When Natasha asks what would make Bruce feel better about the situation, Bruce states that he does not want other patients to experience what he went through. He suggests that Natasha explain every possible side effect, no matter how rare, to every patient that picks up a new drug. How do you think Natasha should respond to this? Is his request reasonable?

Natasha responds by saying: “Yes, I appreciate your concern and want to assure you that we also want what’s best for our patients. It may be overwhelming for some patients to be counselled on every potential side effect. Some side effects are rare and may not be applicable to all patients, so counselling is often focused on the most common side effects likely to be experienced. In your case, I could have provided you with additional written information with a comprehensive list of all potential side effects. If you want, I could provide that to you now and I’d also be happy to discuss options for managing the weight gain.”

Notice how Natasha started her answer with “yes”. Starting your sentences with positive words like this can help to show the patient that you’re on their side rather than arguing with them. Natasha explains why she can’t accept Bruce’s solution as it is and redirects him to other options. If possible, it is best to provide the patient with 2 or 3 of options. To ensure that you have resolved the issue to the patient’s satisfaction, ask the patient if they are satisfied or if they have any other concerns to talk about.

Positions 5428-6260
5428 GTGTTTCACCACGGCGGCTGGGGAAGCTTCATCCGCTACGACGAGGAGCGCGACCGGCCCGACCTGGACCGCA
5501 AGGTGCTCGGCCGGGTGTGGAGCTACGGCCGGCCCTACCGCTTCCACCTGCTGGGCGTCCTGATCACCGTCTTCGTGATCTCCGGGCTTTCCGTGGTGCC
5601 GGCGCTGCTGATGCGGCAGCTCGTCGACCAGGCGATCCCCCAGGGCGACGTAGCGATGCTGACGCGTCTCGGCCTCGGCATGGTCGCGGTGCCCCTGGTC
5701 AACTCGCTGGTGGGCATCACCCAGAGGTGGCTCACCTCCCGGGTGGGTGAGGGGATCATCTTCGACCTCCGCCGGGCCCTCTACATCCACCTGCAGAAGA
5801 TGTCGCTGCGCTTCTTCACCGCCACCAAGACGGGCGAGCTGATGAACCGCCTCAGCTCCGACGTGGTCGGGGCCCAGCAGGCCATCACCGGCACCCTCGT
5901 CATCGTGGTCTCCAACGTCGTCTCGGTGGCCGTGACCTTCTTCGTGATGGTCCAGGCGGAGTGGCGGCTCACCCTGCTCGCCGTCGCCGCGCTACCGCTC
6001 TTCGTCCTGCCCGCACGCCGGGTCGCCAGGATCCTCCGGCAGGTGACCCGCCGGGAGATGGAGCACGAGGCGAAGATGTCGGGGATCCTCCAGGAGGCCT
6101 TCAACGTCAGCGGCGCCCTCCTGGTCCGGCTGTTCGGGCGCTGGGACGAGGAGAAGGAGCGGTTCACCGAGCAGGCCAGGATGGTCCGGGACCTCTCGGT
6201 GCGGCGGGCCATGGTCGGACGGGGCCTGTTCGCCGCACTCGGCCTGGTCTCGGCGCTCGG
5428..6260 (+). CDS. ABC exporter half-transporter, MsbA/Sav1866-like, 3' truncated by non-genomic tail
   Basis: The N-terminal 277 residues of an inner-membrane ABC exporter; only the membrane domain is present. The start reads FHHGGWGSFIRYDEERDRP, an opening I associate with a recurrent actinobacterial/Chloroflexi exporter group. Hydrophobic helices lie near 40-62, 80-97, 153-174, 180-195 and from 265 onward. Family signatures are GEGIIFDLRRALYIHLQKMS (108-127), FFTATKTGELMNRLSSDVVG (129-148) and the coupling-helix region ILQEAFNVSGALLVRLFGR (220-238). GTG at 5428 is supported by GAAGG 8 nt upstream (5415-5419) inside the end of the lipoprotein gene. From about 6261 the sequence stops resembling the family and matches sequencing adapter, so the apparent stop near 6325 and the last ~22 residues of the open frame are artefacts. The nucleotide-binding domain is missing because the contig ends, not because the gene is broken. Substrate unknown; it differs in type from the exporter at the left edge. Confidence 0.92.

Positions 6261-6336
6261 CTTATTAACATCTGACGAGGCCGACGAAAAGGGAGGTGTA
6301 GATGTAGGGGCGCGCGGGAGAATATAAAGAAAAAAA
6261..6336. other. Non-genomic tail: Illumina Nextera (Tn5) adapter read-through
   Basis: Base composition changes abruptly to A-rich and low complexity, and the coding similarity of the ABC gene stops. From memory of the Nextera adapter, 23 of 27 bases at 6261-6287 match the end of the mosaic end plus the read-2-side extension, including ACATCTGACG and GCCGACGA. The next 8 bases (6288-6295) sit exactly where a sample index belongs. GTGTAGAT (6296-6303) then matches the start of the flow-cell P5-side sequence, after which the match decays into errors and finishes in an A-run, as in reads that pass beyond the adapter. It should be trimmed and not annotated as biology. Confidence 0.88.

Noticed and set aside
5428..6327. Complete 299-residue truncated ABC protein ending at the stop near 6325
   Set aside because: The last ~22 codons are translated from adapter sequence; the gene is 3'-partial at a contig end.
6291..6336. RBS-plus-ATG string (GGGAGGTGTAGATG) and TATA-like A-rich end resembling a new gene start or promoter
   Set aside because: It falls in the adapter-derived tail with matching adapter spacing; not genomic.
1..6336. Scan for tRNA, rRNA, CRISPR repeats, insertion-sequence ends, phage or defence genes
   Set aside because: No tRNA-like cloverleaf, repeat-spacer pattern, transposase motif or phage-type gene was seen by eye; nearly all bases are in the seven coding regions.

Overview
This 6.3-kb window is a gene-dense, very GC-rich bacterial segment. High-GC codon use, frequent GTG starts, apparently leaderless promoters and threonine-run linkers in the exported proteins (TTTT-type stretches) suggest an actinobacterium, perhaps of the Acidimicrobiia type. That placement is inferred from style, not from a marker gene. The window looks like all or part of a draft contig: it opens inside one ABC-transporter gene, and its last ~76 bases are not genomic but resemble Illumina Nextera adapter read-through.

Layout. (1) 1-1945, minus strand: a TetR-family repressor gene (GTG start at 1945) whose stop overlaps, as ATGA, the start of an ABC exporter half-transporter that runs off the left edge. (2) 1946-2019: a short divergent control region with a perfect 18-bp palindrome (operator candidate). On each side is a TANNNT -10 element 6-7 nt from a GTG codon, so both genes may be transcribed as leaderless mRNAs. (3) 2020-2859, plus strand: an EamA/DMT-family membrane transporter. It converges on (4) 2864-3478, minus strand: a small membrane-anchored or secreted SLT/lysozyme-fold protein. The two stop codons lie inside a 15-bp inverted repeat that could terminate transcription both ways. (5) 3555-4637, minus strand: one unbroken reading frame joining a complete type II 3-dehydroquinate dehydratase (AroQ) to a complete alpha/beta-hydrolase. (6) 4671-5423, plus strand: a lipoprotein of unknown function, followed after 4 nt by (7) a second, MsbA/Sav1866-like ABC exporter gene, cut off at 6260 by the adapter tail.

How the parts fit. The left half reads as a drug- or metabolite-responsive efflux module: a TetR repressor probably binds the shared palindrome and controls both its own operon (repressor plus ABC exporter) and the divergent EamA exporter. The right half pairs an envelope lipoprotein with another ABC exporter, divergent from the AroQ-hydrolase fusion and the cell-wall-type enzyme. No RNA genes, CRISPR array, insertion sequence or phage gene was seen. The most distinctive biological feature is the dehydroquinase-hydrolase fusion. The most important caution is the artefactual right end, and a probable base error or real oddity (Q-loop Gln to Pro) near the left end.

That brings us to the final step in the blast technique, Thanking the patient. Remember to thank the patient for taking the time to share their feedback and concerns with you. All feedback is an opportunity to reflect and identify how we can better serve the patients under our care

As a student, you should always inform your practice educator immediately about any complaints or concerns that are shared with you. This gives them a chance to step in and help you address the patient’s complaint and follow up with the patient.

In some situations, students may experience rudeness and criticism directed at them. If you ever feel unsafe or if you are losing control of the situation, it is okay to remove yourself and ask for help from your practice educator or another member of the team.

In summary, the BLAST technique can help you navigate through challenging patient interactions step by step. Through practice and over time, you will become more comfortable with handling these situations. The key is to stay calm and work alongside the patient to address their concerns.

I hope you found this video helpful.

Thanks for watching. I’m Dr. Tablet and I hope you have a fanTABulous practicum


We would like to thank Alyssa Low (Undergraduate Student) for helping to create this video and Garrett Tang (Undergraduate Student) for designing original images (e.g. Dr. Tablet).

Introduction to Experiential Education

This video introduces the concept of experiential education, the practicum courses offered by the E2P PharmD program, and the office of experiential education.

Video Timestamps:
o What is Experiential Education? 0:29
o Types of Experiential Education 0:54
o Practicum Courses 2:44
o The Office of Experiential Education (OEE) 5:38